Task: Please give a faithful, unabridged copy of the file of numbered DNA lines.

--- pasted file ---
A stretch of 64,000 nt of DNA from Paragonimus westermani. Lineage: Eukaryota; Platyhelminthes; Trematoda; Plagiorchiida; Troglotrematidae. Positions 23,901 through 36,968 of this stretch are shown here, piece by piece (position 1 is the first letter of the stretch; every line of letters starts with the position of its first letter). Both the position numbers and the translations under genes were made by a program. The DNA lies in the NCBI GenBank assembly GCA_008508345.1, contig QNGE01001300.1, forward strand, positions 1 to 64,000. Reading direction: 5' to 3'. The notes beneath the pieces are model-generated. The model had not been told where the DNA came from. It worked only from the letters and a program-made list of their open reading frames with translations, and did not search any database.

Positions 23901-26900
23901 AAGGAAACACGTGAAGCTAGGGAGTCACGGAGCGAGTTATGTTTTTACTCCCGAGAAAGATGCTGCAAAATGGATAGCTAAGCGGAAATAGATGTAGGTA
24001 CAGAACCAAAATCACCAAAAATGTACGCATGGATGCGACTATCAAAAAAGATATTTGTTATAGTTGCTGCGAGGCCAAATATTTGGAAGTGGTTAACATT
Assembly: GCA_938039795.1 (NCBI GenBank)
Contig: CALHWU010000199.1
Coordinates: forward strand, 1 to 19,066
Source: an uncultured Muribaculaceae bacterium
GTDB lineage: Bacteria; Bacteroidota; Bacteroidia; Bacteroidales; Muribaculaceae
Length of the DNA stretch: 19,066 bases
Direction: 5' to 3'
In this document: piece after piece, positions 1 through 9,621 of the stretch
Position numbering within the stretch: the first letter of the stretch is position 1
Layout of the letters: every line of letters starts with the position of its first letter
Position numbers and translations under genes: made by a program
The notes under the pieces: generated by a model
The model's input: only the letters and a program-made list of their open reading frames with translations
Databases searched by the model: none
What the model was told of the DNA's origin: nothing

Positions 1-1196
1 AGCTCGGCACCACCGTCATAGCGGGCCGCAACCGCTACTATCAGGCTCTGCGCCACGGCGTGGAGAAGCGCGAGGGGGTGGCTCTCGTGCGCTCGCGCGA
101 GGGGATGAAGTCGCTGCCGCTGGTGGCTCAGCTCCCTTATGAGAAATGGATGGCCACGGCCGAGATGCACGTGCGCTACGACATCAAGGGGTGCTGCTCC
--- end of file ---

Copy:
A stretch of 64,000 nt of DNA from Paragonimus westermani. Lineage: Eukaryota; Platyhelminthes; Trematoda; Plagiorchiida; Troglotrematidae. Positions 23,901 through 36,968 of this stretch are shown here, piece by piece (position 1 is the first letter of the stretch; every line of letters starts with the position of its first letter). Both the position numbers and the translations under genes were made by a program. The DNA lies in the NCBI GenBank assembly GCA_008508345.1, contig QNGE01001300.1, forward strand, positions 1 to 64,000. Reading direction: 5' to 3'. The notes beneath the pieces are model-generated. The model had not been told where the DNA came from. It worked only from the letters and a program-made list of their open reading frames with translations, and did not search any database.

Positions 23901-26900
23901 AAGGAAACACGTGAAGCTAGGGAGTCACGGAGCGAGTTATGTTTTTACTCCCGAGAAAGATGCTGCAAAATGGATAGCTAAGCGGAAATAGATGTAGGTA
24001 CAGAACCAAAATCACCAAAAATGTACGCATGGATGCGACTATCAAAAAAGATATTTGTTATAGTTGCTGCGAGGCCAAATATTTGGAAGTGGTTAACATT
Assembly: GCA_938039795.1 (NCBI GenBank)
Contig: CALHWU010000199.1
Coordinates: forward strand, 1 to 19,066
Source: an uncultured Muribaculaceae bacterium
GTDB lineage: Bacteria; Bacteroidota; Bacteroidia; Bacteroidales; Muribaculaceae
Length of the DNA stretch: 19,066 bases
Direction: 5' to 3'
In this document: piece after piece, positions 1 through 9,621 of the stretch
Position numbering within the stretch: the first letter of the stretch is position 1
Layout of the letters: every line of letters starts with the position of its first letter
Position numbers and translations under genes: made by a program
The notes under the pieces: generated by a model
The model's input: only the letters and a program-made list of their open reading frames with translations
Databases searched by the model: none
What the model was told of the DNA's origin: nothing

Positions 1-1196
1 AGCTCGGCACCACCGTCATAGCGGGCCGCAACCGCTACTATCAGGCTCTGCGCCACGGCGTGGAGAAGCGCGAGGGGGTGGCTCTCGTGCGCTCGCGCGA
101 GGGGATGAAGTCGCTGCCGCTGGTGGCTCAGCTCCCTTATGAGAAATGGATGGCCACGGCCGAGATGCACGTGCGCTACGACATCAAGGGGTGCTGCTCC